Five Lessons I Learned at Scriptnotes Live

photoLast Monday, I attended a live taping of one of my favorite podcasts: Scriptnotes.  The format of the show is that screenwriters John August (Big Fish, Go, The Nines) and Craig Mazin (The Hangover 2 & 3, Identity Thief) chat for about an hour about sceenwriting and things that are interesting to screenwriters.

In this episode, John and Craig were joined by Andrew Lippa, who is John’s collaborator on Big Fish the musical, which opens on Broadway next month.

Below, a few nuggets of wisdom I picked up at the show.

1. If you want to comfort somebody, figure out what will comfort them.

For example, when pitching a story to a studio, don’t focus on what they can do for you (success, money, fame), but rather what you can offer them.  If they would be comforted by the knowledge that a movie is going to make money, then address how widely relatable your story is, and thus, how many tickets it will sell.

This is something so insanely obvious, and yet I rarely approach meetings from this perspective.  Craig equated this advice to dating; the people you court both in love and in business can smell your desperation. So, don’t be desperate.  Instead, focus in what you have to offer.

(Of course, Craig also mentioned that another prime way to assure someone you are worth sinking their time/money/hard work into is simply by being competent. This is why it baffles me when people don’t check simple things like formatting and spelling in their scripts, but alas, I digress.)

2. If you know your characters and the world they live in, then you can tell your story, no matter what cuts and changes are made to your script.

When discussing the nine year development and pitching process for Big Fish on broadway, John August explained that not a single word that was written in the first draft survived to ultimately make it up on stage. Having to cut and rewrite things that aren’t working can be scary, but since he and composer Andrew Lippa knew their characters so well, they could easily pluck them out of one scene and drop them into another if that’s what the story called for.

Sometimes I get so caught up in the minute plot details of what I’m writing that I forget that solid story really comes from solid characters.  If you know your characters, you know that your script doesn’t revolve around a single clever line of dialogue, but rather around the drama that arises when your character reacts to the obstacles that he or she faces.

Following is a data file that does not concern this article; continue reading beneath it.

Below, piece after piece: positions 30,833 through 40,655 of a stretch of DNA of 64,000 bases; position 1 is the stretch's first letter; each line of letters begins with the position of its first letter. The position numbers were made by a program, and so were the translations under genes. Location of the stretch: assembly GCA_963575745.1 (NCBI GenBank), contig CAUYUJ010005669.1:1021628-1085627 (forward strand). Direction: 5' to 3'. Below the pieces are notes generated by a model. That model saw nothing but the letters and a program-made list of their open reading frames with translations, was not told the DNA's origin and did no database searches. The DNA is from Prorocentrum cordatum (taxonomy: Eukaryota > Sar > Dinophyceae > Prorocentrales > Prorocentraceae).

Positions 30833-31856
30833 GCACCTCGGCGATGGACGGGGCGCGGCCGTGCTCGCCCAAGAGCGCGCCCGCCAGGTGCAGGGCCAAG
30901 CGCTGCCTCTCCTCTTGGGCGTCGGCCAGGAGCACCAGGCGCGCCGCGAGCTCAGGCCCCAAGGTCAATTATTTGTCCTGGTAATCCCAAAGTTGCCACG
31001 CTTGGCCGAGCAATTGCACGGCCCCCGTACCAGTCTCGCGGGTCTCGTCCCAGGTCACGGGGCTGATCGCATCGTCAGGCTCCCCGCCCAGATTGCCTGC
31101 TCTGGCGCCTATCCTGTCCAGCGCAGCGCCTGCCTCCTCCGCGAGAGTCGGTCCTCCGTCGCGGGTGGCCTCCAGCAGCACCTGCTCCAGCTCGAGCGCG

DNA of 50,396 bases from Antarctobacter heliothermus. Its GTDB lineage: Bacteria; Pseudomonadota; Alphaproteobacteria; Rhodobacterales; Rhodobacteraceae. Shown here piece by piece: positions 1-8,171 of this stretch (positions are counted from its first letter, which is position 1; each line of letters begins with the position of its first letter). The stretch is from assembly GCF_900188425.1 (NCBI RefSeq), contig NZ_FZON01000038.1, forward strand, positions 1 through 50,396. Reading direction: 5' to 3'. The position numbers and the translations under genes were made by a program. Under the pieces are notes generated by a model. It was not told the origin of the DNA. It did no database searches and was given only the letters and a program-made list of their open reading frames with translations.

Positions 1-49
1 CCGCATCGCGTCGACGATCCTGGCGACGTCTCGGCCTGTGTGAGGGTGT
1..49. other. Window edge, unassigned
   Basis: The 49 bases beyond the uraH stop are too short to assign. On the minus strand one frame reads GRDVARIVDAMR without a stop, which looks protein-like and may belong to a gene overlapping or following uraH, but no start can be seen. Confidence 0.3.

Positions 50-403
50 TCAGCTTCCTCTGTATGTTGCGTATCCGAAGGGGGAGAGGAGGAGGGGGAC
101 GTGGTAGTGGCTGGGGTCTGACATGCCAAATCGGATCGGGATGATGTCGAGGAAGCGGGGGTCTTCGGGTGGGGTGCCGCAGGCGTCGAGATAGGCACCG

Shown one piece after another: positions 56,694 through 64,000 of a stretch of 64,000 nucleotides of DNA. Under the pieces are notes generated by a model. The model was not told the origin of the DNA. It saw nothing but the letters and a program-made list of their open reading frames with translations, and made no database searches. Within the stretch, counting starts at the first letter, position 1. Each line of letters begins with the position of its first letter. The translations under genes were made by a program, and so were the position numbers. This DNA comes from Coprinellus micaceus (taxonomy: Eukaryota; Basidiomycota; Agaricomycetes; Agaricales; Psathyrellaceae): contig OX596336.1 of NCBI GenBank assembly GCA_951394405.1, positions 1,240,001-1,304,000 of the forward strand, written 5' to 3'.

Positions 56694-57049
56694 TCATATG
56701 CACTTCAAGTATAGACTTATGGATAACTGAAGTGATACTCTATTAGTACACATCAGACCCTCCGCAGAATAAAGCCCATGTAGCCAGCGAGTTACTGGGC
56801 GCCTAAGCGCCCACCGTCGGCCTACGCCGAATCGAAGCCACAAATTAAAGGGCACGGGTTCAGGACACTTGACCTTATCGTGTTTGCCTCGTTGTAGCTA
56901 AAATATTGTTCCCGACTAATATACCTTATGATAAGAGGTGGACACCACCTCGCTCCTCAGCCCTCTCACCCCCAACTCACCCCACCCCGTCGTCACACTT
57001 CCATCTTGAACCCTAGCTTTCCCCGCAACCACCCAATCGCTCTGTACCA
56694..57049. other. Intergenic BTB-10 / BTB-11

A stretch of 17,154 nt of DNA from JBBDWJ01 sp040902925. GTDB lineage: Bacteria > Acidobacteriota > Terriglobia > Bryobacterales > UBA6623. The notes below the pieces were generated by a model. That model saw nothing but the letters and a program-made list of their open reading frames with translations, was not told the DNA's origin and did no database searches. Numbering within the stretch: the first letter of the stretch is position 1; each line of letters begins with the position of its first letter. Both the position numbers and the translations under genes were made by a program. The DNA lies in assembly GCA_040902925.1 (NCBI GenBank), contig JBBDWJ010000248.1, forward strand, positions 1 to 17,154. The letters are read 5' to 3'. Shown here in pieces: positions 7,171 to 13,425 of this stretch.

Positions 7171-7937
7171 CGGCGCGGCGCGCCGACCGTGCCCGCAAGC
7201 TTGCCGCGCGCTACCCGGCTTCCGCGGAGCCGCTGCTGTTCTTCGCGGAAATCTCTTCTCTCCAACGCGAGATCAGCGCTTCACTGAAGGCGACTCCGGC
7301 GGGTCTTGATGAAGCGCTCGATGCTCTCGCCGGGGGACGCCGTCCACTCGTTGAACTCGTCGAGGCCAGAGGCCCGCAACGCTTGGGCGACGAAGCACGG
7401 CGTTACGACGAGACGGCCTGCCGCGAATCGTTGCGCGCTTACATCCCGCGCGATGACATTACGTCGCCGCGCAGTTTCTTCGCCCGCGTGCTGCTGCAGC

3. “Write what you know” does not mean write about a struggling screenwriter.

This point came up during the Q&A and I think it’s always a good one to remember.  When people say “write what you know,” they mean to write what you emotionally know, not that you should only write about things you’ve seen or done.  Andrew Lippa added that anyone can do the research to find out historical details or science facts, but writing about how the characters feel has to come from the writer’s own experience.

4. Sometimes you have to kill your darlings.

Andrew Lippa described the elation that he, John and the cast felt when the director showed them the fantastic set piece that was going to accompany their opening song in Big Fish.  However, after showing the show to Chicago preview audiences, it soon became apparent that the number was falling flat.  So, it was back to the drawing boards for John and Andrew, who were able to come up with a different opening song that ultimately worked better for the show.

Sometimes I’ll write a line or shoot a shot that makes me so proud of myself I’ll be blinded to the fact that it doesn’t make sense in the context of the whole project.  It doesn’t matter how good a tiny element is if it doesn’t belong in the movie.  In fact, often it is the removal of these little darlings that ultimately heightens the project as a whole.

5. There is such a thing as a stupid question.

Okay, this isn’t something that they said, exactly, but it is something I observed and that I observe at nearly every Q&A I have ever been to.  I love going to Q&A’s of people I respect, and I love listening to them answer thoughtful audience questions.  But there’s always that one guy (if you’re lucky, it’s only one) who just wants to hear himself speak and show off to everybody that he went to film school, which is just a waste of everybody’s time.  Don’t be that guy.